By Jason Lange
WASHINGTON (Reuters) – Neither President Joe Biden’s Democrats nor Republicans in Congress emerged as a clear winner in the battle to raise the $31.4 trillion debt ceiling, according to a new Reuters/Ipsos poll.
The survey, conducted after Congress passed a bipartisan deal to raise the borrowing limit, found that 50% of Americans thought neither party emerged as a winner, while another 20% said both sides won.
Another 20% said they thought Democrats emerged with the better side of the deal, while 11% said Republicans had done better, according to the four-day poll which concluded on Monday.
The poll found self-identified Democrats were more likely to be satisfied with the outcome. Some 80% of Democrats liked how President Joe Biden handled their side’s end of the talks, while just 13% took a dim view of Biden’s performance.
By contrast, only 44% of Republicans approved of how their party’s top congressional official, U.S. House Speaker Kevin McCarthy, drove the bargain for Republicans. Forty-two percent disapproved.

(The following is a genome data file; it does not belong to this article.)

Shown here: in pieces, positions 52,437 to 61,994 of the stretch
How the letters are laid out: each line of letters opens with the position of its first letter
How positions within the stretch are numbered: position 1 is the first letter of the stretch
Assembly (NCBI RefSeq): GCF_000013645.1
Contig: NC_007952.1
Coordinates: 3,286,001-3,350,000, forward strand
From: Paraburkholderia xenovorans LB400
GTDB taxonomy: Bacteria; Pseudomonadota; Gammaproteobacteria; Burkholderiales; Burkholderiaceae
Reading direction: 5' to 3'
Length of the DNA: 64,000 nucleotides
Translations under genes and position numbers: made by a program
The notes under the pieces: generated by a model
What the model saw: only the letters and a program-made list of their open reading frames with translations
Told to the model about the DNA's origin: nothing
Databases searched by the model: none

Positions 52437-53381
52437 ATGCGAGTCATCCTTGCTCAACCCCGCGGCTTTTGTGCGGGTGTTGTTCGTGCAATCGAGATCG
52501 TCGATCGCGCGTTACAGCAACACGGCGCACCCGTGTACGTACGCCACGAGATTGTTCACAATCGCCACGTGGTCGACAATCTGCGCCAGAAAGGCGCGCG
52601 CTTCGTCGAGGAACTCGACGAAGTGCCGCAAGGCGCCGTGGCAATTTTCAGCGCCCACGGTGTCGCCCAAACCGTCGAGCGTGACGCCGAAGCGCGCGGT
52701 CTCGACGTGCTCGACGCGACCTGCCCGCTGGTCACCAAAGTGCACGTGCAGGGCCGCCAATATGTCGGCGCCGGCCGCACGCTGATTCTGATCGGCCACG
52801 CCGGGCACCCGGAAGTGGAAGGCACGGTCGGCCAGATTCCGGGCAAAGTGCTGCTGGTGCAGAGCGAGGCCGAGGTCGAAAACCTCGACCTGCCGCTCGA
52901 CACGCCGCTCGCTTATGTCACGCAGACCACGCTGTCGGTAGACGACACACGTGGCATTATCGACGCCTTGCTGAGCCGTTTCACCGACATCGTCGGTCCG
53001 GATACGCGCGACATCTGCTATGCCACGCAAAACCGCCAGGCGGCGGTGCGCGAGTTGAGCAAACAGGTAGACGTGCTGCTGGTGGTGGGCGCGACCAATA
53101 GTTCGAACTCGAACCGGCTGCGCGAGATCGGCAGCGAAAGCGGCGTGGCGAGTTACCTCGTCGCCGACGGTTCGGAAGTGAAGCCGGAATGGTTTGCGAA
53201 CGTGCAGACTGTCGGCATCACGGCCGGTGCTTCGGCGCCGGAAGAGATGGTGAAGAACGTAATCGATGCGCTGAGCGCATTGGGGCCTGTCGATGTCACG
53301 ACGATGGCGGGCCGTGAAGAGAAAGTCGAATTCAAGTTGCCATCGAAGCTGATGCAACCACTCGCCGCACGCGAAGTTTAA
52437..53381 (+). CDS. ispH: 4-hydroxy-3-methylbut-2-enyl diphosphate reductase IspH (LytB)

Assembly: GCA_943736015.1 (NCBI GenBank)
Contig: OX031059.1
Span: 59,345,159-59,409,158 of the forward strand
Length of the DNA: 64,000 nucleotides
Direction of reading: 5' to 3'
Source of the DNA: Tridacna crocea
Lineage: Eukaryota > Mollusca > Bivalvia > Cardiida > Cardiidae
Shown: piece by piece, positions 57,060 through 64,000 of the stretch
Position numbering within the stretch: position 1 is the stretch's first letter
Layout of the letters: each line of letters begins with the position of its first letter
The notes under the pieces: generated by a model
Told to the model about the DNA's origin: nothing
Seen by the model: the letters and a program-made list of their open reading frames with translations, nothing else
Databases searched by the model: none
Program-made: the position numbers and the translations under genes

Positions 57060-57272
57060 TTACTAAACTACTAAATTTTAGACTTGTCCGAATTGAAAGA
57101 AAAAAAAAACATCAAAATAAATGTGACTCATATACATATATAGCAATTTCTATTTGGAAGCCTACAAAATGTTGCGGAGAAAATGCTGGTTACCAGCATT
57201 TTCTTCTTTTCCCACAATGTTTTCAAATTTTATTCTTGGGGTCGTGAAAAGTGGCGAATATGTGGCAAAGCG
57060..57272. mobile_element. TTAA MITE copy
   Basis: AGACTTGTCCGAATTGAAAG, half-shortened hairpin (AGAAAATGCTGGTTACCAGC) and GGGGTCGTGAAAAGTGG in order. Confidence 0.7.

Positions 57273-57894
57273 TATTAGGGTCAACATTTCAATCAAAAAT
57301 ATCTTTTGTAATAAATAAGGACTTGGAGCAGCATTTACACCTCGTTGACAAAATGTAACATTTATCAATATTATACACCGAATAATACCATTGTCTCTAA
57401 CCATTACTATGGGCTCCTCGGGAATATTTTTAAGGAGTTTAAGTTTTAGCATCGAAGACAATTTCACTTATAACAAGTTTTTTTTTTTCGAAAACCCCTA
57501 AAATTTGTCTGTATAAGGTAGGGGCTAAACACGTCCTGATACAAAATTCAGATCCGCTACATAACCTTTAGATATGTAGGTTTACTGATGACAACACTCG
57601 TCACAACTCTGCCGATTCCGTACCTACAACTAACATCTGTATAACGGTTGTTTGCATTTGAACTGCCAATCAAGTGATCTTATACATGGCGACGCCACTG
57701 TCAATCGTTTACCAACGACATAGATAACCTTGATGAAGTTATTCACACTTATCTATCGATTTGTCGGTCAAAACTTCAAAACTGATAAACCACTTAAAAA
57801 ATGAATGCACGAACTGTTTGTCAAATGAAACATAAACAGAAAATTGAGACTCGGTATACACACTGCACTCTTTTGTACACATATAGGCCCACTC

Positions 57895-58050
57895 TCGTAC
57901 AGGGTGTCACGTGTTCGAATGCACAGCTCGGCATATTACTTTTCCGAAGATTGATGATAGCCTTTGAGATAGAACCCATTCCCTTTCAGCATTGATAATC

McCarthy’s poor marks reflect the deep divisions within his party. Hard-line Republicans who sought deeper government spending cuts in the talks have warned that McCarthy’s job could be in danger.
Biden and McCarthy reached a deal last week to suspend the debt ceiling weeks of negotiations between Biden’s White House and Republicans who control the House of Representatives.
Biden signed the deal into law on Saturday, averting the financial disaster that would have unfolded if Washington were forced to stop paying all its bills.
Politicians on both sides have presented the deal as a victory, with Republicans touting a reduction in non-military spending. Biden said the compromises in the deal were a sign the polarized nation could bridge its political divides.
Critics of the deal on the right said the cuts did not go far enough, while progressives criticized increased work requirements for struggling Americans receiving food or monetary assistance and provisions streamlining approvals for fossil fuel projects amid a climate change crisis.
The deal would cut spending by $1.3 trillion, less than the $4.8 trillion Republicans had sought. It does little to slow growth in federal debt that is on pace to exceed $50 trillion in a decade.
The Reuters/Ipsos poll surveyed 1,004 U.S. adults nationwide and had a credibility interval, a measure of precision, of about 4% in either direction.
(Reporting by Jason Lange; editing by Andy Sullivan and Aurora Ellis)
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